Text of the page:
Latin America and the Caribbean must respond to the challenge of implementing a sustainable economy with a big environmental push that takes into account investment and spending with sustainability and involves the public and private sectors as well as civil society, Alicia Bárcena, Executive Secretary of the Economic Commission for Latin America and the Caribbean (ECLAC), said today.
In the framework of the inauguration of the Latin American Conference on a Transformative Agenda for Official Statistics in support of the 2030 Agenda for Sustainable Development, which is being held at ECLAC’s headquarters in Santiago, Chile, the most senior representative of this United Nations regional organization recalled that the recent approval of the Paris Agreement by China and the United States—which are responsible for 40% of the world’s emissions—will bring with it an enormous challenge for the region’s economies in terms of sustainability.
To confront this reality, “ECLAC proposes that the region join onto the big environmental push, which includes the promotion of environmental innovation and a transition towards low-carbon paths to growth,” Bárcena said.
The statistical meeting was attended by Philomen Harrison, Director of the Statistical Area of the Caribbean Community (CARICOM); Fernando Montenegro, Chief of Operations at the Inter-American Development Bank; Stephanie Tobies from the European Statistics Office (Eurostat); and Ivo Havinga, Chief of the Economics Statistics Branch at the United Nations Statistics Division.
Other participants included Julio Santaella, President of Mexico’s National Institute of Statistics and Geography and Chief of the Inter-Agency and Expert Group on the Sustainable Development Goal (SDG) Indicators, who also presides the Executive Committee of the Statistical Conference of the Americas.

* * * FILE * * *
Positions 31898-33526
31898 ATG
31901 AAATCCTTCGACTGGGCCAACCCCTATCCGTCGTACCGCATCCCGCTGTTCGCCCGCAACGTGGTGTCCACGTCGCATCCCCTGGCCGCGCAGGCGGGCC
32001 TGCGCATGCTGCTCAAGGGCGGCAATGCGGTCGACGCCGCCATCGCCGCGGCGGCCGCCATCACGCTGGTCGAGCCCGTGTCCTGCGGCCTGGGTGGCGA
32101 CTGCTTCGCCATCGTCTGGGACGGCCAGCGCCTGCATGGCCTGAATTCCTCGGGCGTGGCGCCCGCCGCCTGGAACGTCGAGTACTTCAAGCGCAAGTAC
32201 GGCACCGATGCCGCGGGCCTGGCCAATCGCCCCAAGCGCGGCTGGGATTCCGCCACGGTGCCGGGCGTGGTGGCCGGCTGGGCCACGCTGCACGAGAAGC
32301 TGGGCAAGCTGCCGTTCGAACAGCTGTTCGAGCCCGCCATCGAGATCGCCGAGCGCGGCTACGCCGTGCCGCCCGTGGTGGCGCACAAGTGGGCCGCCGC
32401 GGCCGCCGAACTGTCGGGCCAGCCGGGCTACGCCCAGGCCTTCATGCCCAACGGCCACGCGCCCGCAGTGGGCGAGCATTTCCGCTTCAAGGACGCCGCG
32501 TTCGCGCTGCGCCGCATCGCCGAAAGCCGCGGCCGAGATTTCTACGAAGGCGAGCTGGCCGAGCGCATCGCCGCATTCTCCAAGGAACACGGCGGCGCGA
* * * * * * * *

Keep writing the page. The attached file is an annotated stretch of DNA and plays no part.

During her presentation, Alicia Bárcena called for strengthening the region’s statistical institutes and giving them a degree of autonomy equivalent to that of central banks today.
“This will allow them to be independent of political circumstances and respond to the demands for more and better information, transparency and open data that the citizenry is making today,” she said.
Bárcena stressed the importance of integrated statistics at a regional and global level for measuring the 2030 Agenda and the Sustainable Development Goals, and she highlighted the organization’s work towards building a fortified regional institutional architecture.
In that vein, she celebrated the creation of the Forum of the Countries of Latin America and the Caribbean on Sustainable Development, the regional mechanism for following up and reviewing the 2030 Agenda’s implementation in the region.
ECLAC’s most senior representative also called for strengthening national statistics systems with the aim of advancing towards the integration of measurement processes for producing the indicators needed for the SDGs. In addition, she underscored the essential role of the Statistical Conference of the Americas, a subsidiary body of ECLAC and “an essential asset for the regionalization of measurement of the 2030 Agenda in the region.”
Meanwhile, Fernando Montenegro, the IDB’s Chief of Operations, said that measuring systems must incorporate technology as a tool to improve the production and dissemination of data.
Along the same lines, he highlighted the creation of the Tool for Assessing Statistical Capacity (TASC), which allows for evaluating and measuring the statistical capacity of the region’s countries.
Philomen Harrison, Director of the Statistical Area of CARICOM, welcomed the progress made at the Conference on the Transformative Agenda for Official Statistics in support of the 2030 Agenda for Sustainable Development of the Caribbean, held on September 7-9 in Barbados.
Finally, Ivo Havinga, Chief of the Economics Statistics Branch at the United Nations Statistics Division, emphasized that Latin America and the Caribbean will be the only region in the world to have two conferences on the Transformative Agenda for Official Statistics.
The Latin American Conference will be held until September 16 and its conclusions, along with those reached at the meeting in Barbados, will be part of a final report that includes the Transformative Agenda’s concrete operational actions, which will be presented during the 48th session of the Statistical Commission 2017.